[kuh n-dens] /kənˈdɛns/
verb (used with object), condensed, condensing.
to make more dense or compact; reduce the volume or extent of; concentrate.
to reduce to a shorter form; abridge:
Condense your answer into a few words.
to reduce to another and denser form, as a gas or vapor to a liquid or solid state.
verb (used without object), condensed, condensing.
to become denser or more compact or concentrated.
to reduce a book, speech, statement, or the like, to a shorter form.
to become liquid or solid, as a gas or vapor:
The steam condensed into droplets.
(transitive) to increase the density of; compress
to reduce or be reduced in volume or size; make or become more compact
to change or cause to change from a gaseous to a liquid or solid state
(chem) to undergo or cause to undergo condensation
early 15c., from Middle French condenser (14c.) or directly from Latin condensare “to make dense,” from com-, intensive prefix (see com-), + densare “make thick,” from densus “dense, thick, crowded,” a word used of crowds, darkness, clouds, etc. (see dense).
[kuh n-den-suh-buh l] /kənˈdɛn sə bəl/ adjective 1. capable of being .
[kuh n-dens] /kənˈdɛns/ verb (used with object), condensed, condensing. 1. to make more dense or compact; reduce the volume or extent of; concentrate. 2. to reduce to a shorter form; abridge: Condense your answer into a few words. 3. to reduce to another and denser form, as a gas or vapor to a liquid or […]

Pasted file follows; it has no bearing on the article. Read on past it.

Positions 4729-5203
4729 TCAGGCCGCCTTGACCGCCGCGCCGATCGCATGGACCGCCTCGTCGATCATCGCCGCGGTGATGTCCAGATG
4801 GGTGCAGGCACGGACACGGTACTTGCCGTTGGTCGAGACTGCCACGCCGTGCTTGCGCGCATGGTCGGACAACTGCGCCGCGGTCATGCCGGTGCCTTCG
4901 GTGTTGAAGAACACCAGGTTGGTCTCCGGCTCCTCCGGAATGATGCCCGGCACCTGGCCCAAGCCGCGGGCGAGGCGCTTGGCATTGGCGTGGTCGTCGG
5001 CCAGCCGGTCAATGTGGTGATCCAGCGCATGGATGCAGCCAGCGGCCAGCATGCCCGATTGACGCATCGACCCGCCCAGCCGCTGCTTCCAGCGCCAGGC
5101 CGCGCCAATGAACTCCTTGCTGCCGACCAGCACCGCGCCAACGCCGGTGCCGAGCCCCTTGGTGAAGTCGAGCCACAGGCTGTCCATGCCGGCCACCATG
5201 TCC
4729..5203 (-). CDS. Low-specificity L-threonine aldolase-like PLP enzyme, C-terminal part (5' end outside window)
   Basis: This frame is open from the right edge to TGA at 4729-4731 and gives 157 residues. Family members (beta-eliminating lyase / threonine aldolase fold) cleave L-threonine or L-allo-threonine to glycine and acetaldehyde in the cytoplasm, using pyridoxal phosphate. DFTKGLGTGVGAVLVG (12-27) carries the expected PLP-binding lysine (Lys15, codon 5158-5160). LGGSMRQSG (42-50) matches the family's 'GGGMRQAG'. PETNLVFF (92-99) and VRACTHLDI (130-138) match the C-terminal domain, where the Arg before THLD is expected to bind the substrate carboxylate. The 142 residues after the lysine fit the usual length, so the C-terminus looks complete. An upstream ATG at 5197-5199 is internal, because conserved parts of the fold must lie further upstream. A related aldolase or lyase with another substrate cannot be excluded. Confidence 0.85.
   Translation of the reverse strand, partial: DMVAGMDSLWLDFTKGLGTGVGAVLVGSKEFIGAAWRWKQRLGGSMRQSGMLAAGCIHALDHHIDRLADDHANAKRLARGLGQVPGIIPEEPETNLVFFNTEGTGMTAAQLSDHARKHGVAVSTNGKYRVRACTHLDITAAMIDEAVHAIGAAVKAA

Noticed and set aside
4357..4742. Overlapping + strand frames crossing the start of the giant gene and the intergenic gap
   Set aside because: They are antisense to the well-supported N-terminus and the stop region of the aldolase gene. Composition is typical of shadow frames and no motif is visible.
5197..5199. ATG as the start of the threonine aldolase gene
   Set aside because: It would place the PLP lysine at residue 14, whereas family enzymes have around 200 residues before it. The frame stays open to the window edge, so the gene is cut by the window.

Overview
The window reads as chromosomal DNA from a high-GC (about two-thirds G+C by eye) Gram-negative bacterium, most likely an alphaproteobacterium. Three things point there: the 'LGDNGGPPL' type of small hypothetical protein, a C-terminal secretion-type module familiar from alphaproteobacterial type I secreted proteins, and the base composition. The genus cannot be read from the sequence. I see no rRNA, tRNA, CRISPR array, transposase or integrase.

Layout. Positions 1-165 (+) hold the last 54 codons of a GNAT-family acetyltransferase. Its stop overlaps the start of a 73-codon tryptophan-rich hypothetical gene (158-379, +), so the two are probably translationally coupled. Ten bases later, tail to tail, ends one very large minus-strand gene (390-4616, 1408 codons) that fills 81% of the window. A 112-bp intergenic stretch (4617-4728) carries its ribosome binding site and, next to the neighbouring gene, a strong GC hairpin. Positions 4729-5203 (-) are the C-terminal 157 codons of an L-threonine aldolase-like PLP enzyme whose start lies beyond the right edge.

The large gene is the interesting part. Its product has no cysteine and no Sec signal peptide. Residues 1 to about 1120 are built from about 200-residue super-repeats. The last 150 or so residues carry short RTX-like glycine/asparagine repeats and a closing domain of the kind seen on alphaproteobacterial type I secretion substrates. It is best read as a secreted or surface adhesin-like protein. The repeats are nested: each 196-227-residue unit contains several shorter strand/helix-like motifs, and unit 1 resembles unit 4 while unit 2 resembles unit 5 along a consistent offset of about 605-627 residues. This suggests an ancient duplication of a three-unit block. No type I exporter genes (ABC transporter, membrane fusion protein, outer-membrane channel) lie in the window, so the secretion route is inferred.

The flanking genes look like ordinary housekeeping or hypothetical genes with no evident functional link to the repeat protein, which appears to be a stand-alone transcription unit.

- Condensing osteitis
condensing osteitis con·dens·ing osteitis (kən-děn’sĭng) n. See sclerosing osteitis.
[kon-duh-send] /ˌkɒn dəˈsɛnd/ verb (used without object) 1. to behave as if one is conscious of descending from a superior position, rank, or dignity. 2. to stoop or deign to do something: He would not condescend to misrepresent the facts. 3. to put aside one’s dignity or superiority voluntarily and assume equality with one regarded […]
[kon-duh-sen-duh ns] /ˌkɒn dəˈsɛn dəns/ noun 1. . 2. Scot. a list or specification of particulars. /ˌkɒndɪˈsɛndəns/ noun 1. (Scots law) a statement of facts presented by the plaintiff in a cause 2. a less common word for condescension n. 1630s, from French condescendance, from condescendre, from Latin condescendere (see condescend).